QMy 20-year-old son — the youngest of three boys — is not only smart, funny, athletic and drop-dead gorgeous, but he got good grades in high school, played varsity baseball for four years and served in the student government. ¶ However, he was, and is, desperately shy; he gets very little joy out of life and he has never had a close friend, even now that he’s a junior in college. It is as if his emotions were tied up in a straitjacket. Although he occasionally says that this makes him unhappy and that he would change things if he could, he usually leaves the room when I try to talk about it, or he shuts down completely and doesn’t say a word. ¶ My son gladly played with other children when he was little, but later he rejected many invitations to parties, events or other activities and would only hang out with the family. Perhaps he changed because I got a divorce when he was 5, but I don’t think so, since he was never close to his dad. ¶ This boy is sweet and loving with the family; he’s happy to do whatever we want to do and he answers us if we speak to him although he seldom initiates a conversation. He also has a great relationship with my middle son, but he couldn’t open up to a counselor, so I had him evaluated by a psychiatrist to find out if he was depressed or anxious or had some other problem. ¶ This doctor said he had social anxiety disorder and gave him medication, which my son took without enthusiasm but then had an allergic reaction to it. Now he won’t take it at all. ¶ I’ve also asked him to read “I Don’t Want to Talk About It,” by Terrance Real, because it helped me so much, and “The Shyness & Social Anxiety Workbook,” by Martin Antony and Richard Swinson, MD. but he wouldn’t read these books or even talk about them with me. Instead, he passively listens to me and takes no action at all. ¶ How can I help my boy?

AAlthough your son is super-shy, he is not alone. A third of U.S. teenagers and young adults say that they have trouble making and keeping friends. Jerome Kagan of Harvard has said that one out of 10 children is born shy and that nine of every 10 shy children outgrow the problem by the time that they’re adults — a finding that pretty much coincides with a study that the National Institute of Mental Health did .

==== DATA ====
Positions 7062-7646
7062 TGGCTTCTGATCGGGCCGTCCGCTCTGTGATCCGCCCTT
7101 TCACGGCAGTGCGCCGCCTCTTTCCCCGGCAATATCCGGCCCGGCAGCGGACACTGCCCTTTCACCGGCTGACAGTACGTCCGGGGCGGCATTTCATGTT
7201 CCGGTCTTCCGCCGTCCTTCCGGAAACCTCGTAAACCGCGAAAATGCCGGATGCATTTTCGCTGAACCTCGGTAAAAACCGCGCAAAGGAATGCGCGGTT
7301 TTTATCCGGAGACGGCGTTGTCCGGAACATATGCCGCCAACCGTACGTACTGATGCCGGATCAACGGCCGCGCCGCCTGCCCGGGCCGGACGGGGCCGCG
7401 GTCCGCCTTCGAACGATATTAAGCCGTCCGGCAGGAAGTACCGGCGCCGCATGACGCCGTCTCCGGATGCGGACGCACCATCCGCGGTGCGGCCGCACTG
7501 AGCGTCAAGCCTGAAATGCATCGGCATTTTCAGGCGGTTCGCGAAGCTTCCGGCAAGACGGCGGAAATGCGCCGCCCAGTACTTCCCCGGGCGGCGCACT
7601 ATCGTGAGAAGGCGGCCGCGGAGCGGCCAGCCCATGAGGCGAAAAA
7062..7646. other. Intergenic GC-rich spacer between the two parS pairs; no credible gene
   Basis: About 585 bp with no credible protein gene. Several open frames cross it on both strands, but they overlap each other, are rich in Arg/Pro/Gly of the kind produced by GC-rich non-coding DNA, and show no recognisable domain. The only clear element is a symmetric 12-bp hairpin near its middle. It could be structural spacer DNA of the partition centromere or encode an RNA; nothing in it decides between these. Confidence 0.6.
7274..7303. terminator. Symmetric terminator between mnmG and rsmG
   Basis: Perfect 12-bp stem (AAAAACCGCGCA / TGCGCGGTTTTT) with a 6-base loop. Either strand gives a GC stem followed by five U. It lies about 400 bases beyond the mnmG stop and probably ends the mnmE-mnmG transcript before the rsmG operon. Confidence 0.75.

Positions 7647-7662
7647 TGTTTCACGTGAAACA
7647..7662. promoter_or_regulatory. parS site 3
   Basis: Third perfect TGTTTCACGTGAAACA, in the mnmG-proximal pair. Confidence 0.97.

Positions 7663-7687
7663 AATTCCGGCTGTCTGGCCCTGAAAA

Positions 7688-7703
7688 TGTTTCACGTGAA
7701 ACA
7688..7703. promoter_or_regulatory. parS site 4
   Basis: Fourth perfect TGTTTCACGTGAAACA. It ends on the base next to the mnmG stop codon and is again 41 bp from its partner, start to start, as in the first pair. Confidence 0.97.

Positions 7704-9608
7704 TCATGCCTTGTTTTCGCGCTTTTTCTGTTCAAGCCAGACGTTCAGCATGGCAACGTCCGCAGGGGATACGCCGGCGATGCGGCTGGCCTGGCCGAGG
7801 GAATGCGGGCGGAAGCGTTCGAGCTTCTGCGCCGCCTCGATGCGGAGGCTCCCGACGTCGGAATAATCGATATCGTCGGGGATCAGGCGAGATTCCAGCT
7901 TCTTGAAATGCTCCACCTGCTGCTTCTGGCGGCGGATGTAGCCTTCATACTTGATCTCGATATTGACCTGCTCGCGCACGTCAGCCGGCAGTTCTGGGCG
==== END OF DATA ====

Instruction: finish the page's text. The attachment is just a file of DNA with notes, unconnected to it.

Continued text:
Once you’ve wrapped your head around those stats, you can throw away your hairshirt and forgive yourself. Your son is probably so shy because of his own genetic makeup, rather than your divorce. According to promising new research, some people are genetically predisposed to have certain behavioral problems that blossom when life piles on too many stressors.

Since your son is so isolated and so alone at 20, he may not learn how to talk about his feelings and vent his concerns unless you get someone to intervene. And that someone should probably be his brother with whom he is so close.

Ask your middle son to help you find an experienced psychiatrist, psychologist, clinical social worker or counselor who will let him attend the sessions too, to prompt his brother to share his thoughts and even to speak for him when the words he is looking for are locked in his throat.

You can also find help at your local library.

Terence Real’s book on depression is good, and so is the book on shyness by Antony and Swinson, but your son will probably get much more out of “The Science of Making Friends” by Elizabeth A. Laugeson. This book, which comes with its own DVD and an app, is based on the deep research the author did at UCLA, and it’s packed with specific details so teens and young adults will know exactly how to talk to people; how to trade information; how closely they should stand; how loudly they should speak; how much they should say; and how to make good friends and where to find them. Your son will thank you for it.


Also at washingtonpost.com Read a transcript of a recent live Q&A hosted by Kelly at washingtonpost.com/parenting, where you can also find past Family Almanac columns.

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